The next parable that Jesus tells is of a hidden treasure.
He says: "Again, the Kingdom of Heaven is like unto treasure hid in the field: the which when a man hath found, he hideth, and for joy thereof goeth and selleth all that he hath and buyeth that field."
Before I can really get into this one, I must make it clear that it is part of a series of parables which Jesus concludes thus: "Have ye understood all these things?...Therefore every scribe which is instructed unto the Kingdom of Heaven is like a man that is an householder, which bringeth out forth out of his treasure things new and old."
It is evident that this conclusion is meant to reveal something more about the preceding parables, since he uses the word 'therefore'. So the treasure that is hidden in the parable above has the quality of containing both a 'new' aspect to it and an 'old' aspect to it. Moreover this ability to bring the treasure out is predicated on one's "being instructed unto the Kingdom of Heaven." In other words, there is a secret that one must know before one can decode it.
Since one needs to have this 'instruction' before one can understand, it is evident that the reader cannot simply deduce a conclusion merely from the facts given, but rather would have to bring this understanding to bear on the parable. The theory that I proposed at the beginning of this treatise can be applied in a way that is both consistent throughout the Scriptures and with Church history.
If the mystery is that apocryphal books were to be popular for a time, then lost, and then recovered at the end of the age, then this is the kind of sense we can make of it: The treasure is itself this mystery. What is brought forth from this 'treasure' is both 'new' and 'old'. What is new is the fact that the secret is only now being revealed to us, and is hence new to us. What is old is the fact that it was revealed to some during the early Church age. By extension, these Scriptures are also to be understood as being both new and old.
If this is so, we can deduce that the field is the Scriptures, since that is where the mystery of the Kingdom is embedded. So the man who found this treasure hidden in the field can be understood as having found this mystery in the Scriptures.
The next thing this man does is hide this treasure again. Now if this treasure is the mystery, and this mystery gets hidden again, then it is clear that this 'man' could not be referring to any particular person, since this process of hiding the mystery and then recovering it would take close to two thousand years to complete. It makes more sense, therefore, to see this man as representing the faithful man in general, or faithful Christians spread out over the age. When, in the previous parable, Jesus refers to the wheat and the tares growing together, he represents the development of both as a single growth cycle, rather than many, so it is probably within acceptable limits to apply this to the 'man' in this parable.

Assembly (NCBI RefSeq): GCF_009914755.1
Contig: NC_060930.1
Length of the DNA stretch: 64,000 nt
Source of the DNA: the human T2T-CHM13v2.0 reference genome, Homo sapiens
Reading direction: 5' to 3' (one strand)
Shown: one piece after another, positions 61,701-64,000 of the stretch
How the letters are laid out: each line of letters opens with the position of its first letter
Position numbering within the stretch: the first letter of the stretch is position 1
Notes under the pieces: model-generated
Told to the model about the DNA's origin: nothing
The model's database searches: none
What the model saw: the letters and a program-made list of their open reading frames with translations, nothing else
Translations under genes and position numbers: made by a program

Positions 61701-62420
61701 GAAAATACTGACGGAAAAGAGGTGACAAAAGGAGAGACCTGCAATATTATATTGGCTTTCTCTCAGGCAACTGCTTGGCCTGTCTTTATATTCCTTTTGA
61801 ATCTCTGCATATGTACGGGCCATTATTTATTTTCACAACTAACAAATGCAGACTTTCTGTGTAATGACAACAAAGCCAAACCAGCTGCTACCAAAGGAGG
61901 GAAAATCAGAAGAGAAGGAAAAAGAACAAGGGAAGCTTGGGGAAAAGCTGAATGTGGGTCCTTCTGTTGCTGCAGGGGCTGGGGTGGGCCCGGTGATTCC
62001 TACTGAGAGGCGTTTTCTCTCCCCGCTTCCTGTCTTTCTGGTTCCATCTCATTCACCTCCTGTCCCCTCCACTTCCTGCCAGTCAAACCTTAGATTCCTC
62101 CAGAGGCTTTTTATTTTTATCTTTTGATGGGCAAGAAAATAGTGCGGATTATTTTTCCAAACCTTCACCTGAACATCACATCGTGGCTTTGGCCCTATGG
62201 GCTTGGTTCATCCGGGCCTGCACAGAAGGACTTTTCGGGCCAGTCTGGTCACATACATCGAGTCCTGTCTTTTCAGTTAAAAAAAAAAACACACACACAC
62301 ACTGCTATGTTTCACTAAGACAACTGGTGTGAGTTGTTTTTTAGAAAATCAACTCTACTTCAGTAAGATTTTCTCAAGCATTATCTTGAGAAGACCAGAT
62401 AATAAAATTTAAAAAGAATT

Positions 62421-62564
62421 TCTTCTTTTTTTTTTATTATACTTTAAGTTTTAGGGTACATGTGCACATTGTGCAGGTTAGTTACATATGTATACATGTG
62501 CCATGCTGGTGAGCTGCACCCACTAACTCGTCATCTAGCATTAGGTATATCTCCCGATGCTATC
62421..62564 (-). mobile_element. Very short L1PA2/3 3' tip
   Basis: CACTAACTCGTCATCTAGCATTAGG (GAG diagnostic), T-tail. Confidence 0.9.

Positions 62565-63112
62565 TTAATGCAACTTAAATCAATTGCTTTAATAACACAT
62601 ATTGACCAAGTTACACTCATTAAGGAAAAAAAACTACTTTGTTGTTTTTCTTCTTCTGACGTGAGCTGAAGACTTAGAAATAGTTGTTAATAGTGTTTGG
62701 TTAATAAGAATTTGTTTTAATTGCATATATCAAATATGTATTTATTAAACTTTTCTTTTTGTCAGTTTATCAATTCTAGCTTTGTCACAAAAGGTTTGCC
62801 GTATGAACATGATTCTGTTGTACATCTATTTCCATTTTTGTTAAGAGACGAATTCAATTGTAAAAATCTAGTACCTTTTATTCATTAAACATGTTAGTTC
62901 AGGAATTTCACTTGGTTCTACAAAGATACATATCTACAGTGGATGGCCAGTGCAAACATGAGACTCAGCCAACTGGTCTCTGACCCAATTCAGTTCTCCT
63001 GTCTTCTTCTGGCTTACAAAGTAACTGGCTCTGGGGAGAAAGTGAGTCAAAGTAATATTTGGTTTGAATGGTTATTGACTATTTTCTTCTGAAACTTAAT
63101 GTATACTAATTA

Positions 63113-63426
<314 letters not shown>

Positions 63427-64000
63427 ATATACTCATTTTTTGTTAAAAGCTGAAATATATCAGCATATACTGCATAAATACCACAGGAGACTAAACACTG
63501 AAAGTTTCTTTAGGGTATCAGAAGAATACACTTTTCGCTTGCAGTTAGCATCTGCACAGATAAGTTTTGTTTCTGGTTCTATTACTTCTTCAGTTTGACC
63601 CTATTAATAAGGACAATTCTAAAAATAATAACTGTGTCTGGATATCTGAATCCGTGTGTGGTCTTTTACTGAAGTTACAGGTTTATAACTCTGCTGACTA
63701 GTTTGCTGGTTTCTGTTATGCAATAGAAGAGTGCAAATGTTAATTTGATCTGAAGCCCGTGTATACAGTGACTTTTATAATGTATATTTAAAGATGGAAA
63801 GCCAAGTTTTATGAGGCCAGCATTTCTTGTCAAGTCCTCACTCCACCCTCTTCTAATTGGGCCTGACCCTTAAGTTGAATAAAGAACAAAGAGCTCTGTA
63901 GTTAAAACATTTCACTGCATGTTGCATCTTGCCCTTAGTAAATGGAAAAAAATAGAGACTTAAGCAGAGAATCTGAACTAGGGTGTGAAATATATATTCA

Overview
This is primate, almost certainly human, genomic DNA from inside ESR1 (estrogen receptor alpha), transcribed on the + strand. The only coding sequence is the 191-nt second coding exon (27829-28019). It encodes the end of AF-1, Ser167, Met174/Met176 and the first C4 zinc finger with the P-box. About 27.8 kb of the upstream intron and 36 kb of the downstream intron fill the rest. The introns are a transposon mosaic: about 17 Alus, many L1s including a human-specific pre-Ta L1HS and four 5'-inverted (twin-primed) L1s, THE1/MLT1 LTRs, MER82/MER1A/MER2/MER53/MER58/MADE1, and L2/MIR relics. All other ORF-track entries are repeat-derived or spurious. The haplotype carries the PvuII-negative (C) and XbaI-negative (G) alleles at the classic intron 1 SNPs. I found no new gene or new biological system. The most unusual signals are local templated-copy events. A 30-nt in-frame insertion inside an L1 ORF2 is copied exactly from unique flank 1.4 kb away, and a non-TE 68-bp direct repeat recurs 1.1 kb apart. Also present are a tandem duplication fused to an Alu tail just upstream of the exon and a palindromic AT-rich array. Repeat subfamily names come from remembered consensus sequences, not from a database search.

The last element that needs to be worked out is the part about the man selling all that he has, and buying the field. Now it is almost a given that anything that one is willing to sell all that he has for must be more precious than anything else the man had, so if the man represents the believing Christian, then this is an exhortation to not only abandon his (or her) worldly possessions, but also his or her theology, since the buying of the field (the Scriptures) entails transcending any belief system that acts as a hindrance to that end.
We are fortunate to have a related parable in the recently discovered Gospel of Thomas. This is a little like checking one's math, because we can see that the theory also seems to work in it.
Saying 109 reads: "The father's imperial rule is like a person who had a treasure hidden in his field (the Scriptures) bit did not know it. And when he died (i.e. when the canon was fixed and the apocryphal books were rejected, etc.,) he left it to his son. 'The son (the Protestants) did not know about it (the mystery) either. He took over the field and sold it. (i.e. the Protestants 'sold' the Scriptures by getting rid of the remaining apocryphal books.) The buyer (the Elect Ones) went plowing, discovered the treasure, and began to lend money at interest to whomever he wished." (Meaning he had an unlimited source of knowledge to draw upon, for "to whomever he wished" also includes the 'richest of the rich', so presumably even the most knowledgeable people can benefit from this man.)
Thus we may conclude that the Elect Ones, by abandoning the lesser understanding, and scrupulously searching the Scriptures (the field) for the truth (the treasure) came to possess great riches (of wisdom), and the whole world would come to be indebted to them.